Next Article in Journal
Burned Area Mapping of an Escaped Fire into Tropical Dry Forest in Western Madagascar Using Multi-Season Landsat OLI Data
Next Article in Special Issue
A Lookup-Table-Based Approach to Estimating Surface Solar Irradiance from Geostationary and Polar-Orbiting Satellite Data
Previous Article in Journal
Sparse Bayesian Learning Based Three-Dimensional Imaging Algorithm for Off-Grid Air Targets in MIMO Radar Array
Previous Article in Special Issue
Estimation of Forest Canopy Height and Aboveground Biomass from Spaceborne LiDAR and Landsat Imageries in Maryland
Article Menu
Issue 3 (March) cover image

Export Article

Open AccessReview

Characterizing Land Surface Anisotropic Reflectance over Rugged Terrain: A Review of Concepts and Recent Developments

1,2,3,*, 2,4, 1,3, 1,2,3, 1,2, 1,3, 1,3 and 1,3
1
State Key Laboratory of Remote Sensing Science, Institute of Remote Sensing and Digital Earth, Chinese Academy of Sciences, Beijing 100101, China
2
Joint Center for Global Change Studies (JCGCS), Beijing 100875, China
3
University of Chinese Academy of Sciences, Beijing 100049, China
4
College of Global Change and Earth System Science, Beijing Normal University, Beijing 100875, China
*
Author to whom correspondence should be addressed.
Remote Sens. 2018, 10(3), 370; https://doi.org/10.3390/rs10030370
Received: 24 December 2017 / Revised: 4 February 2018 / Accepted: 21 February 2018 / Published: 27 February 2018
  |  
PDF [5292 KB, uploaded 27 February 2018]
  |  

Abstract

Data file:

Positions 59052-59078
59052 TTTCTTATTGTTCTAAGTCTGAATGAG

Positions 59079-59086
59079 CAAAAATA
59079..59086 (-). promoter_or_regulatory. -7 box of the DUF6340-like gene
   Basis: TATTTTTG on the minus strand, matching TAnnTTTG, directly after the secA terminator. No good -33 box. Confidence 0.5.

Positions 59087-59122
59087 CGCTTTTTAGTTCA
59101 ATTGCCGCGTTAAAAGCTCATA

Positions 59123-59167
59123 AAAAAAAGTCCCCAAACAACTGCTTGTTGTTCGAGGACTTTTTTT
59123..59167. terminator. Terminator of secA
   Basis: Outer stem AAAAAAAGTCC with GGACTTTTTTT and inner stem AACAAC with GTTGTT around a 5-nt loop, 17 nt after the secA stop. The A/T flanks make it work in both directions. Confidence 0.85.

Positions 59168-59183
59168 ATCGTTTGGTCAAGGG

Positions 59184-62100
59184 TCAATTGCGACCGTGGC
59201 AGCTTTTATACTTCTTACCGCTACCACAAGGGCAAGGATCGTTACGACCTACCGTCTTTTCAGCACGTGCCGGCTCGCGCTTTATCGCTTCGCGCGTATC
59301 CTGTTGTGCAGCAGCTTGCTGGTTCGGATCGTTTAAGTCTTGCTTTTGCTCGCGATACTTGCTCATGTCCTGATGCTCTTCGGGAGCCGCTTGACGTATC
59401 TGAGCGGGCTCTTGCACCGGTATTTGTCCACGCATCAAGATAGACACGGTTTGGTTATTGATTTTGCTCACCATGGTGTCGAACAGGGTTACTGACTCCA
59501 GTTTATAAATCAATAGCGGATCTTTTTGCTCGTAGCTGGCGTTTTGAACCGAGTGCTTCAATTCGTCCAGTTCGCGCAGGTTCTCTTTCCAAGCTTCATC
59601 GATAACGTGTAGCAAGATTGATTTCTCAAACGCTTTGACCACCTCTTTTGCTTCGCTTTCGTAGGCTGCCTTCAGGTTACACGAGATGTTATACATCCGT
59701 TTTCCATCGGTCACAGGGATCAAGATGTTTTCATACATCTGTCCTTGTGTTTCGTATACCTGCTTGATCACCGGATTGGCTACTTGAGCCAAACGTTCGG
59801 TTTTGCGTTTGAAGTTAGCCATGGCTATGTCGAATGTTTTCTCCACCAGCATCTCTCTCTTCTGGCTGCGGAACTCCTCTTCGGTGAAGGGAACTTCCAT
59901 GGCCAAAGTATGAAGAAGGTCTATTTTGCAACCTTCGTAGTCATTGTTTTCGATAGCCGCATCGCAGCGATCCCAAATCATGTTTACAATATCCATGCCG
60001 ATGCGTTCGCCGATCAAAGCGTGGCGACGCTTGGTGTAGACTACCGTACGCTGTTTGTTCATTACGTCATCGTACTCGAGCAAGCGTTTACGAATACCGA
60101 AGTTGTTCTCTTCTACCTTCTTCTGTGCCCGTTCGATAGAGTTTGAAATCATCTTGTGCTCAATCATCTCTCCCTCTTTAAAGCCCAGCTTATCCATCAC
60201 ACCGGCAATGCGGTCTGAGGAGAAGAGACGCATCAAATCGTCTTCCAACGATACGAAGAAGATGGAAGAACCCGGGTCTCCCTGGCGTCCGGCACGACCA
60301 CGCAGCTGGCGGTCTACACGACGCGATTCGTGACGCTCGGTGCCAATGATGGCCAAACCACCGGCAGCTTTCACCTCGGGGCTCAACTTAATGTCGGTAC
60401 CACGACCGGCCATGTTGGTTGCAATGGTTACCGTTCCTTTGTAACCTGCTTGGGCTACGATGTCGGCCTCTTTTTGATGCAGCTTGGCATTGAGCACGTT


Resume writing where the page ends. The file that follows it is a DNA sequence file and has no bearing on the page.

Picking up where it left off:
Rugged terrain, including mountains, hills, and some high lands are typical land surfaces around the world. As a physical parameter for characterizing the anisotropic reflectance of the land surface, the importance of the bidirectional reflectance distribution function (BRDF) has been gradually recognized in the remote sensing community, and great efforts have been dedicated to build BRDF models over various terrain types. However, on rugged terrain, the topography intensely affects the shape and magnitude of the BRDF and creates challenges in modeling the BRDF. In this paper, after a brief introduction of the theoretical background of the BRDF over rugged terrain, the status of estimating land surface BRDF properties over rugged terrain is comprehensively reviewed from a historical perspective and summarized in two categories: BRDFs describing solo slopes and those describing composite slopes. The discussion focuses on land surface reflectance retrieval over mountainous areas, the difference in solo slope and composite slope BRDF models, and suggested future research to improve the accuracy of BRDFs derived with remote sensing satellites. View Full-Text
Keywords: anisotropic reflectance; BRDF; rugged terrain; solo slope; composite slope anisotropic reflectance; BRDF; rugged terrain; solo slope; composite slope
Figures

Graphical abstract

This is an open access article distributed under the Creative Commons Attribution License which permits unrestricted use, distribution, and reproduction in any medium, provided the original work is properly cited (CC BY 4.0).
SciFeed
Printed Edition Available!
A printed edition of this Special Issue is available here.

Share & Cite This Article

MDPI and ACS Style

Wen, J.; Liu, Q.; Xiao, Q.; Liu, Q.; You, D.; Hao, D.; Wu, S.; Lin, X. Characterizing Land Surface Anisotropic Reflectance over Rugged Terrain: A Review of Concepts and Recent Developments. Remote Sens. 2018, 10, 370.

Show more citation formats Show less citations formats

Note that from the first issue of 2016, MDPI journals use article numbers instead of page numbers. See further details here.

Related Articles

Article Metrics

Article Access Statistics

1

Comments

[Return to top]
Remote Sens. EISSN 2072-4292 Published by MDPI AG, Basel, Switzerland RSS E-Mail Table of Contents Alert
Back to Top